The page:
36. >Kertbeny was born in Vienna of Hungarian parents, so I don’t know if I’d say he’s ‘German-born’.

    Interesting, but it just leads us to the next question – about his Hungarian parents the Benkerts. If Benkert wasn’t an appropriate Hungarian name when he moved back …

  37. marie-lucie says

    David M, Originally, the digraph letter ly was used to represent the palatal lateral /ʎ/…,

    Yes, I understand that, and this also happened in French with the sequence written -ill-. But I was interested in the origin of the palatal lateral, not in its further evolution into [j].

  38. David Marjanović says

    Ah. In part, it goes back to Proto-Uralic sounds one of which may have been [lʲ], IIRC. The remaining occurrences are from /l/ in front-vowel words, though that process has long ceased to be productive.

  39. Danke!

  40. David Marjanović says

    Bitte. 🙂

  41. Kertbeny was born in Vienna of Hungarian parents, so I don’t know if I’d say he’s ‘German-born’.

    I see your concern, but at the same time I’d guard against a projection of the 1871 Kleindeutschland concept into the past – something which happens a lot in online historical discussions. When Kertbeny was born, Vienna was part of the German Confederation, and no less German than anywhere else.

  42. I think the point is that it seems misleading to describe an ethnic Hungarian, born in Austria-Hungary, as “German-born.”

  43. But he wasn’t born in Austria-Hungary, and he was born in Germany.

  44. In his §143 letter, he does say, “we Germans.”

  45. ly being from a separate Proto-Uralic *ľ is an old enough theory to be probably called the traditional view, but unfortunately this is not backed up by substantial data. The best native examples tend to have dialectal variants galore: thus e.g. *peljä ‘ear’, normally also reconstructed with a cluster *lj and not *ľ, gives both standard fül and nonstandard füly (plus variants differing in their vowel quality); or *mälkə ‘breast’ both standard mell and nonstandard mely, mej. The current situation is kind of a limbo: PU *ľ is no longer widely accepted, but no new detailed theory on the origin of the few errant cases of apparently inherited non-dialectal palatal laterals (such as harkály ‘woodpecker’) has been put together either.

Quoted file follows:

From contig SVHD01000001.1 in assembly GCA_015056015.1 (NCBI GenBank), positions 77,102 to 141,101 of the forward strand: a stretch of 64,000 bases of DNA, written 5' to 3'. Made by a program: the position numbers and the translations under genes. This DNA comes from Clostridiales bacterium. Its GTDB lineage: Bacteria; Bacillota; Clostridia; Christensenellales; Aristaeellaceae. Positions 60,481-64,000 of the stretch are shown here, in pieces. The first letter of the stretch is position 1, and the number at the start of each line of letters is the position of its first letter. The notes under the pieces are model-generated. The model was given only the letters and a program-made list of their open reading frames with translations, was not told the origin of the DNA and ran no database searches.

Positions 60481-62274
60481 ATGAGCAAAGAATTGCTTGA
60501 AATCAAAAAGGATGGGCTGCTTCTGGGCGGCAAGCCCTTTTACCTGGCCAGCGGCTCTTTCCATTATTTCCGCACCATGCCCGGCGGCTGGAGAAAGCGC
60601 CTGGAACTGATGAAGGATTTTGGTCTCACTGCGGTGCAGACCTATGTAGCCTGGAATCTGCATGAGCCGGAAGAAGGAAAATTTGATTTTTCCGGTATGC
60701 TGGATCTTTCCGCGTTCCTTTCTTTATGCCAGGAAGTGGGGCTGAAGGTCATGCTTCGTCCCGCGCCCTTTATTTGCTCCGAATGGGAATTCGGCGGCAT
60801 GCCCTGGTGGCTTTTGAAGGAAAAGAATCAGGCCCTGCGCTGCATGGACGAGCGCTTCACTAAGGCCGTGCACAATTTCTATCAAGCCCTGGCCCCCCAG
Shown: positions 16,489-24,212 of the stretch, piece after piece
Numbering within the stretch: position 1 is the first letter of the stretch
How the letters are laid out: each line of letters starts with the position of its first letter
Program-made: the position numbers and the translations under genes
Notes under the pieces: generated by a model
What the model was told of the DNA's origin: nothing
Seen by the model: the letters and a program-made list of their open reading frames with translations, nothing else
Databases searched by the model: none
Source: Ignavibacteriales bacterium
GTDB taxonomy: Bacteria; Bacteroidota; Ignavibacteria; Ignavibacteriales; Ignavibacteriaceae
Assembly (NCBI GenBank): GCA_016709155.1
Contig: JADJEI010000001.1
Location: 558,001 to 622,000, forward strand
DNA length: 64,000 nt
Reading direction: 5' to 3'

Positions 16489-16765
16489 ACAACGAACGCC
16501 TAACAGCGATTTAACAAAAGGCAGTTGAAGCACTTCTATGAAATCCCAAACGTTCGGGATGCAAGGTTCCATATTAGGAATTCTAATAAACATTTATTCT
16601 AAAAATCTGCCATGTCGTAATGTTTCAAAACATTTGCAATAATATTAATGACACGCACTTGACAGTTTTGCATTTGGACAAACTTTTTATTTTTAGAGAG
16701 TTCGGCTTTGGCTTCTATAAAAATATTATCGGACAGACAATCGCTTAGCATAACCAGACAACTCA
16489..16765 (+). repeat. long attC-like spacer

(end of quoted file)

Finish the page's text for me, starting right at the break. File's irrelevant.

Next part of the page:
The digraph gy has been basically adopted through Latin. In oldest Hungarian from the 10th to 13th centuries, /ɟ/ (or perhaps still /dʑ/ at this time?) was spelled as ‹g›, and once the digraph conventions were established later on, this naturally led to gy. Meanwhile c was taken up for the affricate /ts/ instead, and there would be no precedent for a ˣky from anywhere, so it’s easy to see why /c/ ended up as ty. It may be also relevant that, in an interesting asymmetry from its voiced counterpart, pre-Hungarian *ć /tɕ/ ends up as modern cs /tʃ/ and not ty.

  46. David Marjanović says

    Thanks. I was also wondering about the two PU *d phonemes, but may have misremembered their correspondences (as far as I ever knew them in the first place).

  47. Palatal *ď gives gy regularly, though there’s some reason to think that this went through an earlier *ľ stage (which would mean ly would have to be of more recent origin): e.g. there are cases with *l or *lj > gy, such as vagy- ‘to be’, negy ‘4’ (cf. Finnish ole-, neljä).

    (That’s the standard view, anyway. I have a few modifications underway for this…)

  48. “Lord love a duck” is an expression my grandmother would use in extremis.

    From “Golden The Ship Was — Oh! Oh! Oh!”, Cordwainer Smith’s tale of how “Raumsog […] brought his whole world to a death of cancer and volcanoes, because the Golden Ship struck once.”

    Prince Lovaduck had obtained his odd name because he had had a Chinesian ancestor who did love ducks, ducks in their Peking form — succulent duck skins brought forth to him ancestral dreams of culinary ecstasy.

    His ancestress, an English lady, had said, “Lord Lovaduck, that fits you!” and the name had been proudly taken as a family name. Lord Lovaduck had a small ship. The ship was tiny and had a very simple and threatening name: Anybody.


  1. […] Hat considers the origins of the family name of Hungarian Karl-Maria Kertbeny, the man who developed the term […]